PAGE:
The last of my Belgian buildings is the inn of La Belle Alliance as it stood at the Battle of Waterloo. The model is slightly "condensed", but not as much as you might at first think. There are many near-contemporary images of this place, mostly showing various upward and sideways extensions built after the battle. But this one was painted by a local amateur artist who actually visited it two days after the battle. For the back of the building I had to rely on later images, but this is as good as contemporary source material gets.
Before showing you the pictures, I couldn't resist passing on this surprising written description by two Englishmen who visited the site in July 2015 - and still weren't the first tourists to on the historic scene:
Our travellers now crossed over to La Belle Alliance, which proved to be a hovel of the meanest kind, consisting of four rooms, a passage, and some wretched holes up stairs. There are also some ruinous outhouses, and a well, into which several dead bodies had been thrown. On the gable of the house, the proprietor has painted in large and rude black letters, on a whitewash ground, "Hotel de la Belle Alliance." Near this spot Wellington and Blucher met; and the people show a straw- bottomed chair, on which it is said the former sat down:—at all events it was the head-quarters of Buonaparte during the battle.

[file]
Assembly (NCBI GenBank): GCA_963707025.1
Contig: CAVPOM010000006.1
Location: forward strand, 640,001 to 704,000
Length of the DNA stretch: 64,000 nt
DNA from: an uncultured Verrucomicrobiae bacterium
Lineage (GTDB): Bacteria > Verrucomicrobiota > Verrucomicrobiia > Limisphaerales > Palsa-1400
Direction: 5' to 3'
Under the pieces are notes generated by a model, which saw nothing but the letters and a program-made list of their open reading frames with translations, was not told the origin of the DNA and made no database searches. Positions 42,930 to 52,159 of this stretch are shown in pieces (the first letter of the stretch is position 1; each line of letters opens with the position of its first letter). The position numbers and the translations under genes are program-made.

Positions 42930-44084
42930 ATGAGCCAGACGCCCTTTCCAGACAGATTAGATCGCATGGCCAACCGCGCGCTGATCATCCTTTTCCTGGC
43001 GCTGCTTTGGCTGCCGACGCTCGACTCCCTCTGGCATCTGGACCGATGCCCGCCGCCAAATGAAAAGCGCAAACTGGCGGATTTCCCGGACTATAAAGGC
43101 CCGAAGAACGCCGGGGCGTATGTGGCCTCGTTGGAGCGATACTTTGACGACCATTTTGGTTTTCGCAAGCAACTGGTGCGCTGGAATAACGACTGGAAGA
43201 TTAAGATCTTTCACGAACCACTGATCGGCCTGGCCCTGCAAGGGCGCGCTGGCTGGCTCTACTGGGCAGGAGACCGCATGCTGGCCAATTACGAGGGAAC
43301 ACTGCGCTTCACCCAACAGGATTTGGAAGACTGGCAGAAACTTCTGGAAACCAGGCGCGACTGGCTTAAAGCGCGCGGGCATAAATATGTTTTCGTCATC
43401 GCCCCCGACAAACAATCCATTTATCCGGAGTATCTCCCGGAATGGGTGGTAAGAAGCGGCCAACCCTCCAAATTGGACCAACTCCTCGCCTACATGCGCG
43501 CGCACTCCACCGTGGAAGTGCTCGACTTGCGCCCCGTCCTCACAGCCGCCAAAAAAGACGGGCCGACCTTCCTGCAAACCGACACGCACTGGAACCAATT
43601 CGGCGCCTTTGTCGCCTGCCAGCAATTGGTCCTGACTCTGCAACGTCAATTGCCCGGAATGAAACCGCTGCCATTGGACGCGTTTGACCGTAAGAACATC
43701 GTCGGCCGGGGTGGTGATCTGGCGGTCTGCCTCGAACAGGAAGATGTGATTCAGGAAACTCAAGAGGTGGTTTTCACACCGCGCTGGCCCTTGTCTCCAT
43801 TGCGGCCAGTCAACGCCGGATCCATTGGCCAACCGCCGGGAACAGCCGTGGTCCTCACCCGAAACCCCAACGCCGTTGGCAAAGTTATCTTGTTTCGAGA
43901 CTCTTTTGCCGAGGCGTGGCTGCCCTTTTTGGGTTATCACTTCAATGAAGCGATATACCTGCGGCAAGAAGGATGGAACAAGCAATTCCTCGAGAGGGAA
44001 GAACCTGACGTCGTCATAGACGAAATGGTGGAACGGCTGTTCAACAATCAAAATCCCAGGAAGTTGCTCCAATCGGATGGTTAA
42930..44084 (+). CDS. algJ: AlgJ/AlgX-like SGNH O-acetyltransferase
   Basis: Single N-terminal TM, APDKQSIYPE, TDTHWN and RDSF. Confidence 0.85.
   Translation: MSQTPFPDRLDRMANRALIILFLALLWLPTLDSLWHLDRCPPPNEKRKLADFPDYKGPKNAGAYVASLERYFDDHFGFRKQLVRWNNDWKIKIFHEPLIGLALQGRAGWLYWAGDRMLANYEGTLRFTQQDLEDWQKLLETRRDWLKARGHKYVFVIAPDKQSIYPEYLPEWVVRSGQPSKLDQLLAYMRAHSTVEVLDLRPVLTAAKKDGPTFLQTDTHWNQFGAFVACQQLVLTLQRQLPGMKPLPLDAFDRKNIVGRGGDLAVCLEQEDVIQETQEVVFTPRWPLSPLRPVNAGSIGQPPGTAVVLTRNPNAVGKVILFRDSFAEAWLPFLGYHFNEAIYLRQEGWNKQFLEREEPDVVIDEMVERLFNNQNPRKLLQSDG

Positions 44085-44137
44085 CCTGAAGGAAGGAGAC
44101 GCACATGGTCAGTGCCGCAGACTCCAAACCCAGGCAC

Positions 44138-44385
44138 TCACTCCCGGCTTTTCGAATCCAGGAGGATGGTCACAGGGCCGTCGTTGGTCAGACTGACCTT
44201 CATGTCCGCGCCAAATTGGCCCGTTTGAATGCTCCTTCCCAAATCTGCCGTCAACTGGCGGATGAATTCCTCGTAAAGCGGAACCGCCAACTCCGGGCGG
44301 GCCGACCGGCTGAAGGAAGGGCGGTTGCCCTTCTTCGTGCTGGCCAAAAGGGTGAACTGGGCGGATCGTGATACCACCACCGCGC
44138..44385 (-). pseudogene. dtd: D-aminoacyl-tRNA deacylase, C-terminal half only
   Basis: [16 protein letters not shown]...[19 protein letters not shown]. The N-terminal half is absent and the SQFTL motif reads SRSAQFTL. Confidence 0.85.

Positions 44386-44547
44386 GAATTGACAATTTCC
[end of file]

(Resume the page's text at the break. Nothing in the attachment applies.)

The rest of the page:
The walls of the front rooms in this public-house were completely scribbled over with names, inscriptions, poetry, and drawings: and the whimsical humour that distinguishes the public character of the English, had not been repressed by the awful circumstances of the situation... A Mr. Thomas Jackson had merely left his name for the admiration of posterity: but some other person had appended the remark, that "he was hanged at the last assizes for sheep-stealing!" The portrait of one of the life-guards had been delineated by some friendly hand, in coal-outline: immediately beneath which some fastidious critic in the fine arts, jealous probably of the honour thus paid, had written the words "ugly theef!"
And now at last some pictures of the model. The techniques and materials were as described in my previous post. I tried to get an undulating roof form, as tiles commonly drooped down over their timber supports. I think I got the effect by heavy vertical scoring on the back with the Stanley knife.